Black sky ahead?
Businessmen and economists are split over prospect of double dip
THE very real threat of a global double-dip recession, fears of another banking credit crunch and the complete inability of European leaders to address the sovereign debt problem have caused world stock markets to capitulate in a massive worldwide sell-off, the scale of which hasn't been seen since the collapse of Lehman Brothers.
Last week's optimism about the pace of an Irish recovery could be misplaced given our dependence on exports in the face of a global slump. We asked top businessmen, economists and market readers whether the prospect of a global double-dip recession was a clear and present danger and whether the Irish recovery would be steamrollered.
Executive director, Goldcore
"I fear that we are already in a double dip. Global debt deleveraging is becoming contagious. No country is immune. There's far too much debt and not enough market confidence in the future to support it, combined with a deficit of political creativity within Europe.
"Markets will be very volatile until the political leadership void is filled.
"Ireland will continue to be buffeted by international trade winds. ECB interest rates and core EU countries' inflation rates will continue to be a key factor in our recovery."
"Clearly all the indicators are very negative, but I don't know if we're in a double dip or not.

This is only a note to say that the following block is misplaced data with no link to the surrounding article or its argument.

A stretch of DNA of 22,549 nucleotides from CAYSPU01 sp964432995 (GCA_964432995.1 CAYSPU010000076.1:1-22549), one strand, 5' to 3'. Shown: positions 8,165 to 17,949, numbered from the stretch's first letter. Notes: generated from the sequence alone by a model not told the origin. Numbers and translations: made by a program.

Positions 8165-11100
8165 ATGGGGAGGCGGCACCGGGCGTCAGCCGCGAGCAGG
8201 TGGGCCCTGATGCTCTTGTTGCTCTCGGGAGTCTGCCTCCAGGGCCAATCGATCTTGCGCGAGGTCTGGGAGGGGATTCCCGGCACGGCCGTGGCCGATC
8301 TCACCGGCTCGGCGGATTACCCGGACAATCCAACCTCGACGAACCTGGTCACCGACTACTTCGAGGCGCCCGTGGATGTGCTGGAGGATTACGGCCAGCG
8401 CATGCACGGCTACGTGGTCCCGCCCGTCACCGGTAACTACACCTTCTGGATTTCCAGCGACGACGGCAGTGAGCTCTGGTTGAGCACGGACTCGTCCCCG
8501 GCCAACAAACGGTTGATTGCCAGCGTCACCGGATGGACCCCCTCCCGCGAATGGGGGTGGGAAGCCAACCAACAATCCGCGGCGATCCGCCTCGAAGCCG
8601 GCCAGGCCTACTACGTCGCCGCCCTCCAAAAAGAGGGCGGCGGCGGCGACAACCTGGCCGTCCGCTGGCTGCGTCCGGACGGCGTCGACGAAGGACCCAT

"I'm optimistic enough to think the markets could stop falling and turn around before the end of the year.
"If there's a recession worldwide, it won't help Ireland, so you'd have to be worried going forward. There's severe uncertainty around, and no one is immune from it.
"The businesses I'm involved in, mainly in the IT sector, are not affected by the wider economy to some extent, but at the same time the ongoing turmoil doesn't help the plans that we have."
Chairman, Cooley Distillery
"The bad debt problems in the banks, which were passed on to the governments, have come home to roost," says Mr Teeling. "The world financial system is in a state of chaos -- led by the inevitable restructuring of the euro."
Mr Teeling, who has been investing since 1963, says he has "never seen this level of uncertainty" on world stock markets. He believes that stock markets could fall for the next two or three years.
"What you see now is a rise in fear," says Mr Teeling. "People think the future will be worse than the past so they will either stay on the sidelines and refuse to buy shares -- or they will pay less for shares."
The latest stock market turmoil is "bad" for Ireland's economic recovery, adds Mr Teeling. "Things won't be good for the average Irish person over the next two or three years."
Founder of Innovalight
"We never really left the first dip in many ways. We're in very uncertain times. The markets will be choppy for the rest of the year at least. Policymakers are giving mixed messages. The leadership vacuum in Europe and the US has a huge impact.
"Foreign direct investment, thanks to the IDA's efforts, and broader entrepreneurial activity, remains very encouraging in Ireland. But the domestic economy will be very unsettling for some time.
"The debt burden we're under is very challenging and we can't lose sight of that. Clearly, with a steely resolve, we're doing the right things when compared with some other countries."
CEO of HSBC Ireland
"Typically in a recovery you get bumps on the road. Whilst recent economic indicators out of Germany and the US are not that positive, there's still a strong motor for growth in Asia.